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Re: gEDA-user: Free Dog meetings at MIT starting this September!

On Saturday 21 August 2004 08:42 am, Karel Kulhavý wrote:
> I don't consider it a threat, but consider it to suck. Opinions
> of others?

Closed hardware is itself as much a threat as closed software is.  The 
industrial revolution took off with the introduction of standardized 
parts.  Prior to that point, all components for machines were custom 
made, every single time, and you could get them only through ONE vendor, 
who was free to charge whatever they liked for them.  If I remember 
rightly, this was actually a rather significant problem for the American 
Civil War, where components for one soldier's gun would not fit on 
another soldier's gun (if it wasn't the Civil War, then it most 
definitely was the case for the Independence War).  This was true for 
both sides.

Back in the hey-day of computers, each component from a vendor actually 
came with full schematics.  Indeed, everywhere you look in computer 
history, you find people taking their PDP-8s or IBM 7054s or whatever, 
and implementing some new feature that was officially unsupported by the 
original vendors.  Case in point: Unix was originally developed on a 
PDP-7.  But this was not an unadorned PDP-7.  To support more efficient 
swapping of processes to and from core, they bolted on a KS-10 (which 
was never intended for the PDP-7, and certainly not officially supported 
by the folks at DEC).  For the longest time, it wouldn't work.  
Thankfully, due to the existance of full schematics, they tracked the 
problem down to a missing inverter chip.

I challenge anyone to do something like this with currently available 
computer technology.

The distribution model for open hardware need not be the same as that for 
open source software.  Nobody, I think, is asking that to happen.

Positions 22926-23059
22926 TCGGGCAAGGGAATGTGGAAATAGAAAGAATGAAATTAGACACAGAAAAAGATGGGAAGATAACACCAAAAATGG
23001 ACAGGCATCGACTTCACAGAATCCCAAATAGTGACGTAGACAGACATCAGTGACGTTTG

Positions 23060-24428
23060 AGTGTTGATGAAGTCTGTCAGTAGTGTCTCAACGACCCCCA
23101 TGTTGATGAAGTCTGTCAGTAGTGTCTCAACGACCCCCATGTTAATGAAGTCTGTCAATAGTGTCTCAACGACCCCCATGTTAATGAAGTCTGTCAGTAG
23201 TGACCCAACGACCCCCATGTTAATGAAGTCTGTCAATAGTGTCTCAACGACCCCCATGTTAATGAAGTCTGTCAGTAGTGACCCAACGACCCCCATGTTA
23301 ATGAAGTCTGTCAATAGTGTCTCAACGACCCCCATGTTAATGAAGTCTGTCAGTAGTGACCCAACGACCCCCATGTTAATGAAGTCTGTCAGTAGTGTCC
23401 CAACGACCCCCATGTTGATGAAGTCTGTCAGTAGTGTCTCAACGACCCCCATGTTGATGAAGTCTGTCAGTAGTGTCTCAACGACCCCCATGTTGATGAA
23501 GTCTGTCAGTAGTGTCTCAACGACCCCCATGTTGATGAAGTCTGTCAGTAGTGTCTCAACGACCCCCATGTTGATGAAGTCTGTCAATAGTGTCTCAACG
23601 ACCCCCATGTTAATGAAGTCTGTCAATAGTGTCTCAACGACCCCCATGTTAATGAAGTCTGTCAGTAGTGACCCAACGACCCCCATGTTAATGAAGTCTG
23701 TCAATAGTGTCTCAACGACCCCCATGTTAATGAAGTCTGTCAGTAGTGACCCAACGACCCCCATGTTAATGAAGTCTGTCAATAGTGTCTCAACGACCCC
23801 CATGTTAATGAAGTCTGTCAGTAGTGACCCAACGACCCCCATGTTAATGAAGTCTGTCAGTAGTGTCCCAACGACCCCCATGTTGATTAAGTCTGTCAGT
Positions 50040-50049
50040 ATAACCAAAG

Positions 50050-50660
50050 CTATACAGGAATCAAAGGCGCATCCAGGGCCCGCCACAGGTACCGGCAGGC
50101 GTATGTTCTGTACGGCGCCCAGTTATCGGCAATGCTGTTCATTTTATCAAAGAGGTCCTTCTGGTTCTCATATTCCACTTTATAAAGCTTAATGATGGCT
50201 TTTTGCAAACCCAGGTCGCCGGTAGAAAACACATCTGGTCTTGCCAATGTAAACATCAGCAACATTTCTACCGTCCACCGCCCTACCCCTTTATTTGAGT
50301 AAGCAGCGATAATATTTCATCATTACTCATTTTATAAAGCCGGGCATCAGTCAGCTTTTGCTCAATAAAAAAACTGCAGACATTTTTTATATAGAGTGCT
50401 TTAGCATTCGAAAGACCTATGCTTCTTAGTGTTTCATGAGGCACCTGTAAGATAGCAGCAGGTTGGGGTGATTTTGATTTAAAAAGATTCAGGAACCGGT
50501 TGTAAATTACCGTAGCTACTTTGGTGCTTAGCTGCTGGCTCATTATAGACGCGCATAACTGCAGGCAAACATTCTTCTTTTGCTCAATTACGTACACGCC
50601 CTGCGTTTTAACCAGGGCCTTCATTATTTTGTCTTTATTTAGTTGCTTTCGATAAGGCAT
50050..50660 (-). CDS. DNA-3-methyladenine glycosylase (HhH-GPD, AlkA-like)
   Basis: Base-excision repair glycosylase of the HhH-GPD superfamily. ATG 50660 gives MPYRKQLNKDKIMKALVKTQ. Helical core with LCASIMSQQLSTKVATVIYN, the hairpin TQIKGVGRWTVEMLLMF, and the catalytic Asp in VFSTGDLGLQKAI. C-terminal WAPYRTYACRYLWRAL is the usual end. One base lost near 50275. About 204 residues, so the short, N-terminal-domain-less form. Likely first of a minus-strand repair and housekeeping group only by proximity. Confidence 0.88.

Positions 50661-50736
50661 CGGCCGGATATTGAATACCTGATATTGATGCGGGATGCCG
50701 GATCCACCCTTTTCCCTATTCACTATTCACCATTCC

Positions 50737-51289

Hardware requires tangibles to manufacture, and labor to assemble and 
ship.  These resources must be paid for.  But that doesn't mean that the 
guts of the product should be wrapped up so tightly that even God can't 
see what's inside.

Remember the old 8-bit computer magazines?  It seems like a month didn't 
go by when someone didn't have some kind of new and exciting 
hardware-level hack for their computer, that made it work better, run 
faster, address more memory, or display more colors, etc.  They could do 
these things because schematics were generally available for their 
computers, and hardware-level information for any of their custom chips 
were easily available as well.

Today, homebrew hacking has been reduced to a hobby so marginalized that 
most computer users don't even know it's happening, and indeed, MOST 
hobbiests don't even know who else is participating as well!  In the ham 
radio community, for example, most computer-interfaced projects I've 
seen work via the parallel port, or via the serial port -- that is it.  
These are ports that have a very limited lifespan in modern PC 
architectures.  USB is the next "entry-level" port that is available to 
use, and the barrier to entry in using that is immense.  I cannot think 
of a single ham radio, home-brew project I've seen documented in any ham 
radio publication that even once employs the USB interface.  I do not 
believe this to be a coincidence -- while the availability of 8051s and 
other (relatively) inexpensive microcontrollers exist that can interface 
directly to the USB hardware layer, the *software* must be insanely 
complex (if not inside the microcontroller, then certainly on the host 
computer OS side of things!).

I believe that open hardware can firmly mitigate every one of the 
aforementioned problems.  While it won't solve everything, it will at 
least let people make more informed choices, and choose technology based 
on a solid analysis of needs-vs-wants, instead of whatever is the latest 
fad in interfacing.  For example: why is there a need for USB at all?  
Why not just take IEEE-488, serialize it (which most definitely has been 
done before, by both HP and Commodore, to name just two.  And HP's 
solution was fully auto-configuring too!), and make the PHY layer faster 
to accomodate more devices?  Why go through the whole process of 
designing a WHOLE new wire-level protocol?  That's a LOT of money 
wasted, JUST to somehow "be different."  Such a difference allows them 
to more easily control who has access to the SIG, and how much they PAY 
to be a member, to get unique device IDs and such.  Give me a break.  
The computer industry lasted 30+ years before such things were needed.  
Criminey, Amiga's Zorro bus was also fully auto-config (in fact, that's 
what distinguished it from its competitors at the time; even Macintoshes 
didn't have expansion buses then!), and Commodore just gave away company 
IDs (and device IDs were freely chosen by the company within the context 
of a company ID).  The only thing they did was maintain a registry.  No 
need for SIGs here.

Anyway, I'm going to get off my soap-box now.  These are my opinions, as 

Samuel A. Falvo II